Sharon Feder's Edge of the Plains at Denver Botanic Gardens

At first glance, Sharon Feder's work seems to focus on sweeping, modern landscapes; train tracks and abandoned buildings fill massive canvases, alongside other familiar structures from Denver's not-so-distant agricultural and commercial past. But she sees the paintings a little differently. "The reason I began painting buildings was because I had been doing a lot of studio still lifes — the buildings felt like really big still lifes," says Feder. "They are objects on a surface; it's dealing with the same things visually, whether they are objects on a table or objects on the ground."

Many of the images portrayed in Edge of the Plains, Feder's solo exhibition that opens Wednesday, February 18 at the Denver Botanic Gardens, may strike viewers as familiar depictions of a changing city always on the move. Some of the lush oil paintings show old grain-storage buildings and trains that used to run by the artist's former studio in RiNo. Others are less recognizable but equally moving renderings of long-dead commercial buildings, like the former K Mart on Monaco and Evans in southeast Denver, near where Feder grew up.

"On a simplified level, the buildings don't have a lot of meaning; I was painting them was because my studio was in RiNo, which is very much on the edge of where this sort of rural/industrial life meets inner-city urban life," says Feder. "It's that transition of rural/industrial into urban, and it is transition that I am interested in."

Edge of the Plains is the second edition of a show by the same name that hung at the Arvada Center for the Arts and Humanities in 2011. It also includes work from several past exhibitions, including Feder's 2014 show BUY  at the Boulder Museum of Contemporary Art, which focused on  on commercial and retail structures, as well as images of gas stations from her 2010 show, The Art of Saming at Ironton Studios and Gallery. The painter also has a show coming up in April at the George Billis Gallery in Los Angeles. In a way, she says, California's urban landscape is very similar to Denver's: Both cities are constantly experiencing change, something she is learning to embrace herself.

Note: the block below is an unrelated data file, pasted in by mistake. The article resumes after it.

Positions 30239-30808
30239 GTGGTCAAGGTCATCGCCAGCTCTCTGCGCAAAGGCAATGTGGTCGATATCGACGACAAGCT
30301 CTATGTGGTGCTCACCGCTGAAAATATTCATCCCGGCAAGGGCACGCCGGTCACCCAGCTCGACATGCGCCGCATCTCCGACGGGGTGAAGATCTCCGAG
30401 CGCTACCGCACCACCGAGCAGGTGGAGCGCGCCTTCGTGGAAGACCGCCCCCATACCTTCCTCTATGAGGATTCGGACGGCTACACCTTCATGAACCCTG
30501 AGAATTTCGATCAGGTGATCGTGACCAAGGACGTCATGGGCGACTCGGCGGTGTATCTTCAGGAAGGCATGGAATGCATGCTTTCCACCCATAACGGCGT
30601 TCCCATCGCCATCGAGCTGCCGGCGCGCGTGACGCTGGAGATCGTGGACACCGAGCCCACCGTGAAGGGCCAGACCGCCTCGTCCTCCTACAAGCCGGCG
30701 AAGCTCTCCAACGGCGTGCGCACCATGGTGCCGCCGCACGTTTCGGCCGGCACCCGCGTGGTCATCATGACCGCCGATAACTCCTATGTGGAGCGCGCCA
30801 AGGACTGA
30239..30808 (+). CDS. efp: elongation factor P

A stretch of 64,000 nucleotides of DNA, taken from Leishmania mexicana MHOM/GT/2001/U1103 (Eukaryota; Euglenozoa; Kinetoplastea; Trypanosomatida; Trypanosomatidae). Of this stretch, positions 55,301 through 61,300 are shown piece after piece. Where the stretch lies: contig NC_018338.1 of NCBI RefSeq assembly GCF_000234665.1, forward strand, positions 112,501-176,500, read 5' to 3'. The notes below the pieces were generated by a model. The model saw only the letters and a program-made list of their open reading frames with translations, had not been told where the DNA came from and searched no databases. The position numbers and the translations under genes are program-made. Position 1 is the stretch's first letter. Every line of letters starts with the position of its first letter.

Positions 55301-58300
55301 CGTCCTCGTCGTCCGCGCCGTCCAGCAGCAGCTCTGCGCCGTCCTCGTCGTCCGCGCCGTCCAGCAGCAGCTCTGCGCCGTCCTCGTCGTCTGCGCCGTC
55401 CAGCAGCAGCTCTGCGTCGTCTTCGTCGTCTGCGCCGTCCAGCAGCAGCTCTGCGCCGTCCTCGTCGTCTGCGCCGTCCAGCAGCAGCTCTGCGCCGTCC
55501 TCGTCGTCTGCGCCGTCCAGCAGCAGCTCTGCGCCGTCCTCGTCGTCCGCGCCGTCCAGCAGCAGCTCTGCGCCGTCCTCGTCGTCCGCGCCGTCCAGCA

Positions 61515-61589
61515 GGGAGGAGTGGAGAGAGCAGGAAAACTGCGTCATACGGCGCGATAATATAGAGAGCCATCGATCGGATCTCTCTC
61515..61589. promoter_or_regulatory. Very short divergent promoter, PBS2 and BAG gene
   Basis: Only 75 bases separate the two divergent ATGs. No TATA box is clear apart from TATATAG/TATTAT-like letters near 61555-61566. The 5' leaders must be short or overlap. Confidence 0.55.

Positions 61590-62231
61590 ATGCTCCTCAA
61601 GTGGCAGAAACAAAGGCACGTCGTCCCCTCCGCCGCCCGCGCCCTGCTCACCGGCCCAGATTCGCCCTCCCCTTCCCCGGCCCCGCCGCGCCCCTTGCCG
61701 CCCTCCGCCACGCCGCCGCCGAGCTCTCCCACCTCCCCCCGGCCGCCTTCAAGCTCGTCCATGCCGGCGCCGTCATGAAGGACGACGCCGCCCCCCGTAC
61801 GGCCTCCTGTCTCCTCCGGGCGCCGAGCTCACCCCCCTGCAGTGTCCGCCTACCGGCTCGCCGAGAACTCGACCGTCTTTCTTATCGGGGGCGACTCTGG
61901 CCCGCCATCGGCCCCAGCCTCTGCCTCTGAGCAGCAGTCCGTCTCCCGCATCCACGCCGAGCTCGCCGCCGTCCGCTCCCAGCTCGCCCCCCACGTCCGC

"When I was little, Denver was little; It was friendly and quaint. It wasn't until until the mid-'70s that Denver started trying to turn into this baby Los Angeles," says Feder. "I started feeling sort of patriotic of my great hometown and I didn't want it to change — it took me a long time to understand that in order to help the economy, part of that was change. I had to get my head out of my rear and embrace it. If we're not changing, we're not growing — and if we're not growing, then we're not really alive."

Sharon Feder's Edge of the Plains opens Wednesday, February 18 at the Denver Botanic Gardens in the Gates Garden Court Gallery in collaboration with Goodwin Fine Art Gallery. The opening reception is from 5:30 p.m. to 7:30  p.m., with an artist talk at 6:30 p.m. For more information, visit Feder's website or the Denver Botanic Gardens' event page

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Bree Davies is a multimedia journalist, artist advocate and community organizer born and raised in Denver. Rooted in the world of Do-It-Yourself arts and music, Davies co-founded Titwrench experimental music festival, is host of the local music and comedy show Sounds on 29th on CPT12 Colorado Public Television and is creator and host of the civic and social issue-focused podcast, Hello? Denver? Are You Still There? Her work is centered on a passionate advocacy for all ages, accessible, inclusive, non-commercial and autonomous DIY art spaces and music venues in Denver.
Contact: Bree Davies